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function overload vs. virtual function

P: n/a
They looks so similar. Anybody would like to tell me their differences?
Thanks a lot.

Oct 10 '06 #1
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P: n/a
On Mon, 09 Oct 2006 19:37:36 -0700, asdf wrote:
They looks so similar. Anybody would like to tell me their differences?
Thanks a lot.
As I understand it, virtual functions refer to the use of a function that
has overriden a function of the same name that was inherited from another
class. Overloading functions refers to creating multiple functions with
the same name, but ultimately have different signatures because each one
takes a different set of arguments (or maybe none at all).

Oct 10 '06 #2

P: n/a
Please repeat the question in the body of the posting:
"function overload vs. virtual function"

asdf wrote:
They looks so similar. Anybody would like to tell me their differences?
This question makes no sense. Do you confuse overloading with over_writing_?

http://www.parashift.com/c++-faq-lit...functions.html

--
Thomas
http://www.netmeister.org/news/learn2quote.html
Oct 10 '06 #3

P: n/a
"Thomas J. Gritzan" <Ph*************@gmx.dewrote in message
news:eg**********@newsreader2.netcologne.de...
Please repeat the question in the body of the posting:
"function overload vs. virtual function"

asdf wrote:
They looks so similar. Anybody would like to tell me their differences?

This question makes no sense. Do you confuse overloading with over_writing_?
Confusing overloading with _overriding_ is rather more likely than confusing it with overwriting.

DW
Oct 10 '06 #4

P: n/a
"asdf" <li*********@gmail.comwrote in message
news:11*********************@m7g2000cwm.googlegrou ps.com...
They looks so similar. Anybody would like to tell me their differences?
Thanks a lot.
int MyFunc( int Val )
{
return Val;
}

int MyFunc( int Val, int Val2 )
{
return Val * Val2;
}

That's overloading. Same function with two different signatures. One takes
one int, one takes two ints.

class MyClass
{
vitural MyFunc( int Val ) { return Val; };
};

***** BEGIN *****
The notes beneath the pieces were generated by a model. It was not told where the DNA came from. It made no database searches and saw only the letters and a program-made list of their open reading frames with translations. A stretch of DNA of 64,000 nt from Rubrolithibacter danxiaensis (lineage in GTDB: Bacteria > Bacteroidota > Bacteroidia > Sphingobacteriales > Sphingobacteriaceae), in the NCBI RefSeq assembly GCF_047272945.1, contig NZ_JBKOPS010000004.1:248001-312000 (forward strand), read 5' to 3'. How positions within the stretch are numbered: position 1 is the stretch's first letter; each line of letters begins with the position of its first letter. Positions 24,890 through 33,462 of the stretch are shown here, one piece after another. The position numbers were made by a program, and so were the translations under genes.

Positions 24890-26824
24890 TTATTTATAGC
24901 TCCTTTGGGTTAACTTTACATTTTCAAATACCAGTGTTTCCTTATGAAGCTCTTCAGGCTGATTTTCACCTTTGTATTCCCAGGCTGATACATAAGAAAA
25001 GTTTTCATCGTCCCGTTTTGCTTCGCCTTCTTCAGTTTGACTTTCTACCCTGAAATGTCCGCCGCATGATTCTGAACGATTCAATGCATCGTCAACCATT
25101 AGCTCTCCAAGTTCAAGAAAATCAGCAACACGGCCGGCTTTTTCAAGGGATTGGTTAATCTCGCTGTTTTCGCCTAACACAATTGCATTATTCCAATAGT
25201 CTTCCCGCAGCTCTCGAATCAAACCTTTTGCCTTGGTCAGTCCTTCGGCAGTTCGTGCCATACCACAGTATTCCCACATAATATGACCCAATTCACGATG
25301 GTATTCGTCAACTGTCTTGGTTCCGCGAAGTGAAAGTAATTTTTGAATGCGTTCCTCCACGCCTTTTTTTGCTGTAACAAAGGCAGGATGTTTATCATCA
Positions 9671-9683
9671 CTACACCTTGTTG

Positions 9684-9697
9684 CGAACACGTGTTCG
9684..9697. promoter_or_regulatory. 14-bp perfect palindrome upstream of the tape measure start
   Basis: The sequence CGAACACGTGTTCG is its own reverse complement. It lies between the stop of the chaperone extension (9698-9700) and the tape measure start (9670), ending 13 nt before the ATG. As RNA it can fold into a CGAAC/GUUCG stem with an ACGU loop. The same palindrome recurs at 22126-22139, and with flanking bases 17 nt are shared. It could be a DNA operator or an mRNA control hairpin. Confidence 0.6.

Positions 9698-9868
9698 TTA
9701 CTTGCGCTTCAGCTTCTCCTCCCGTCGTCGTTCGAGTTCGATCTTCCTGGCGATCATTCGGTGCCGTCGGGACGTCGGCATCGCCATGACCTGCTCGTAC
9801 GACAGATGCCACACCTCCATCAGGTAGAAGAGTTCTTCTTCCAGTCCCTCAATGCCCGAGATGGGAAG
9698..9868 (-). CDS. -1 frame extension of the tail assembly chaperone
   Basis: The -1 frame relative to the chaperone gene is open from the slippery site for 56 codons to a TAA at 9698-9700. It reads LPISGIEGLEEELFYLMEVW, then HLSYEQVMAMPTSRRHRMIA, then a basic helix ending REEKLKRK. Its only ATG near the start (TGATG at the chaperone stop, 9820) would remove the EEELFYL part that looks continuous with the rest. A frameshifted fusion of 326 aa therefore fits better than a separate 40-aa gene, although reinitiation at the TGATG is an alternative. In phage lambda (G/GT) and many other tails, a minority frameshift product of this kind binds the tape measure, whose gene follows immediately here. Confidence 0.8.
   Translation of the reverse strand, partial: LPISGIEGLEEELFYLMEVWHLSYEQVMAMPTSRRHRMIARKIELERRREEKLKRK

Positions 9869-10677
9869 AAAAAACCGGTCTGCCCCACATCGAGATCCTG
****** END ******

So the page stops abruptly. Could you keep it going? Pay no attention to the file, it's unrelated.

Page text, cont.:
class MyClassDerived: public MyClass
{
MyFunc( int Val ) { return Val / 2; }
};

That's a virtual function. If you instantize MyClassDerived the
function/method declared in MyClassDerived is called.
Oct 10 '06 #5

P: n/a
Jim Langston wrote:
>
class MyClass
{
public:
vitural MyFunc( int Val ) { return Val; };
I guess you mean virtual above.
};

class MyClassDerived: public MyClass
{
MyFunc( int Val ) { return Val / 2; }
};

Besides, you haven't declared a return type for MyFunc and you're
attempting to return an int in each of the cases above.

Regards,
Sumit.
Oct 10 '06 #6

P: n/a
David W wrote:
"Thomas J. Gritzan" <Ph*************@gmx.dewrote:
>Please repeat the question in the body of the posting:
"function overload vs. virtual function"

asdf wrote:
>>They looks so similar. Anybody would like to tell me their differences?
This question makes no sense. Do you confuse overloading with over_writing_?

Confusing overloading with _overriding_ is rather more likely than confusing it with overwriting.
You are right. In german it's overwriting ("überschreiben").

To the OP:

There is function overloading, function hiding and function overriding.

It's called function overloading when you have functions with the same name
but different signatures:

void foo(int i);
void foo(float f);

The compiler decides by looking at the actual parameter types, which
function is called.

If you have two functions with the same name in two different but enclosing
scopes, it is called function hiding:

namespace outer
{
void foo(int i);

namespace inner
{
void foo(float f);
}
}

In the inner scope, only the void foo(float) gets called, because the outer
function is hidden. The same applies to non-virtual functions or virtual
function with different signature:

class base
{
virtual void foo(int i);
void bar(int i);
};

class sub : public base
{
void foo(float f); // different signature, hides base::foo
void bar(int i); // same signature as in base, but non-virtual, so
hides base::bar
};

Only if you have a virtual function with the same signature, it's called
function overriding, and the function gets called polymorphically.

Hope that's right and clear, and no homework. :-)

--
Thomas
http://www.netmeister.org/news/learn2quote.html
Oct 10 '06 #7

P: n/a
On 9 Oct 2006 19:37:36 -0700 in comp.lang.c++, "asdf"
<li*********@gmail.comwrote,
>They looks so similar. Anybody would like to tell me their differences?
Thanks a lot.
Virtual functions are all about making decisions at run time.

Overloading is about making the decision at compile time.

That is, the decision about exactly which function with the same
name gets called. Virtual function calls decide that based upon the
dynamic type of the actual object pointed to by a base class pointer
or reference. Which can be different, for example, every time
through a loop. Overload resolution is based on the static argument
type, determined strictly at compile time.

By the way, templates are also about making decisions at compile
time. The rule "never put off to run time what you can do at
compile time" is a good one to remember (although it's not always
true.)

Oct 11 '06 #8

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